BAGR 154: How to Build a Terrarium
This blog is inspired by Episode 154 of Bloom and Grow Radio Podcast, where host Maria Failla interviewed Patricia Buzo of Doodle Bird Terrariums.
Terrariums do so much more than encapsulate our plants within the confines of a vessel. They capture a feeling. They capture a sense of wonder that a simple potted plant just can’t do. We can create entire worlds within a terrarium, and even ecosystems. They become a place that we can escape into for a mindful moment and use to amplify our passion for playing.
In this blog, terrarium guru Patricia of Doodle Bird Terrariums and Maria from Bloom & Grow Radio break down the differences and similarities of terrariums, paludariums, and vivariums to equip you with the knowledge you need to set your first one up!
What’s the Difference Between Terrariums, Vivariums, and Paludariums?
In the plant community, a terrarium usually refers to a small glass jar or fishbowl that has only plants inside. It’s not going to house any type of pet.
A vivarium, on the other hand, contains pets like frogs or lizards, but has plants too. It’s also typically much bigger than a terrarium.
A paludarium is a type of vivarium that’s usually an even larger enclosure. It incorporates both terrestrial and aquatic elements into it, so it’s like having an aquarium and a terrarium in one. It often houses animals like fish, lizards, or frogs in the top portion.
Benefits and Common Problems of Growing in a Terrarium
One of the benefits to a terrarium is being able to grow diverse plants that you might not have otherwise been able to, as they create a microclimate of higher humidity. Most miniature terrarium plants need very high humidity, which likely doesn’t exist in your home or garden!
Another benefit of terrariums is that they can be portable. If you’re traveling a lot and miss your plants, you can simply place them in a jar and take them with you.
A common problem in terrariums though, is mold growth. The warm, humid environment creates perfect conditions for mold to take over and eat away at your plants. You can prevent mold growth by avoiding biodegradable items in your terrarium like sticks, leaves, and pine cones. Adding little creatures like springtails and isopods (aka rolly pollies) that feed on decomposing materials can also significantly reduce mold growth.
How to Choose the Best Terrarium Plants
When choosing which plants you want in your terrarium, opt for smaller varieties of plants to avoid requiring you to keep sizing up your vessel.
Take advantage of the high humidity terrarium conditions and choose humidity-loving plants. Look for plants in the terrarium or fairy garden section at your local nursery for options.
Small and miniature orchids work really well in terrariums, growing only an inch or two high with pretty flowers. Peperomia Ripple (Peperomia caperata) grows well in a bigger jar and loves the terrarium environment.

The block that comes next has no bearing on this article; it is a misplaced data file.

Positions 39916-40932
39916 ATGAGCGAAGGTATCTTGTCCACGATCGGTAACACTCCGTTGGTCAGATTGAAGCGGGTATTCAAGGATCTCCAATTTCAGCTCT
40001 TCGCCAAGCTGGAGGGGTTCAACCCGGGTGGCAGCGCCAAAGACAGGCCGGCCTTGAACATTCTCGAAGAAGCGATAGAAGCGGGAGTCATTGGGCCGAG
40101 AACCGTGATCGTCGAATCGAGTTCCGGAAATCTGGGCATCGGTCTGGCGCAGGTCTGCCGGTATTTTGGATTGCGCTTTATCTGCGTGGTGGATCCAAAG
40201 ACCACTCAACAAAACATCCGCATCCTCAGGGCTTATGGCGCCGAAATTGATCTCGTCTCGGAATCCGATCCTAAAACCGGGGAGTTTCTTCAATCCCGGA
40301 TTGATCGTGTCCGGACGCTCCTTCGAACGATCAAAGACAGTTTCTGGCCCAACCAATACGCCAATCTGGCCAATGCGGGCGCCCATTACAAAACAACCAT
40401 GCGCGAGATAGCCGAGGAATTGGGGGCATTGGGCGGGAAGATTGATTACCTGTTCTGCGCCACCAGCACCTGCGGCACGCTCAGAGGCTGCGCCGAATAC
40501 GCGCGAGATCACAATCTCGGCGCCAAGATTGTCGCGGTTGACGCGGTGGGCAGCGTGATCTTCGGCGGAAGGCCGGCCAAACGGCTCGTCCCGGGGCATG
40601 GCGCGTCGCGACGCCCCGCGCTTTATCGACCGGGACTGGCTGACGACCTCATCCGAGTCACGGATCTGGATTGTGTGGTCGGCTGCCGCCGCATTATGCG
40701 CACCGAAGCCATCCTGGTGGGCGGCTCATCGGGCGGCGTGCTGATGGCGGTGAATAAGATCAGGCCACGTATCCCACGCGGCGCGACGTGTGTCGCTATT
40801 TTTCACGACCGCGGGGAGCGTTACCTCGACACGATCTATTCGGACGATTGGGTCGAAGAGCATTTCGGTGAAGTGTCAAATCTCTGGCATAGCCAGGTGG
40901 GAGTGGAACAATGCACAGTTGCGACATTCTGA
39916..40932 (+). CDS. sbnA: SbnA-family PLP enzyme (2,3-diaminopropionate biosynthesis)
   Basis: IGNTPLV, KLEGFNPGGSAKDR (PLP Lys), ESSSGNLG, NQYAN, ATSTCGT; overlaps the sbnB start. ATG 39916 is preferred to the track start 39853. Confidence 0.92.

Asparagus ferns (Asparagus aethiopicus), the little tree plant (Biophytum sensitivum), jewel orchids (Ludisia discolor), and creeping figs (Ficus pumila) are also great plant options for terrariums.
How to Set Up a Terrarium
- Aquarium tongs
- Spray bottle
- Small glass container
- Drainage layer: Espoma’s Horticultural Charcoal
- Soil: Espoma’s peat moss or coco coir base mixed with Espoma’s perlite or Espoma Potting Mix
Step 1: Make a list of plants you want in your terrarium. Do a quick search of conditions they prefer, including light, temperature, and moisture.
Step 2: For a humid-loving plant, choose a jar with a lid to maintain humidity. For a plant that needs to dry out a bit, opt for an open jar. You can find great jars secondhand at thrift stores or estate sales, but affordable glass jars are also available at home goods and craft stores.
Step 3: Layer your materials in your glass jar with horticultural charcoal, soil, and plants. Use aquarium tongs to place your plants in the soil and scissors to trim excess plant material.
Step 4: Water your terrarium using distilled water. Use a spray bottle for moss and if you have rooted plants, pour a small amount of water onto the soil.
Step 5: Add your bioactive creatures like springtails or isopods and place your lid on top for humidity-loving plants. (This is optional.)
Step 6: Put your completed jar in bright, indirect light and enjoy your new terrarium!
For a more in-depth look at building terrariums, vivariums, and paludariums, check out Patricia Buzo’s book, A Family Guide to Terrariums.
About Bloom & Grow Radio Podcast
Bloom & Grow Radio Podcast helps people care for plants successfully and cultivate more joy in their lives. Host Maria Failla, a former plant killer turned happy plant lady, interviews experts on various aspects of plant care, and encourages listeners to not only care for plants, but learn to care for themselves along the way.
About Our Interviewee
Patricia Buzo founded Doodle Bird Terrariums in 2008 out of her love of plants and creating unique works people would treasure. Each terrarium she creates is handcrafted using the highest grade plants and supplies, utilizing special tricks to carefully package these fragile vessels so they arrive safely.
Now, over 10 years later, she has authored the book A Family Guide to Terrariums, inspired many on her Instagram account, and has been featured in The New York Times.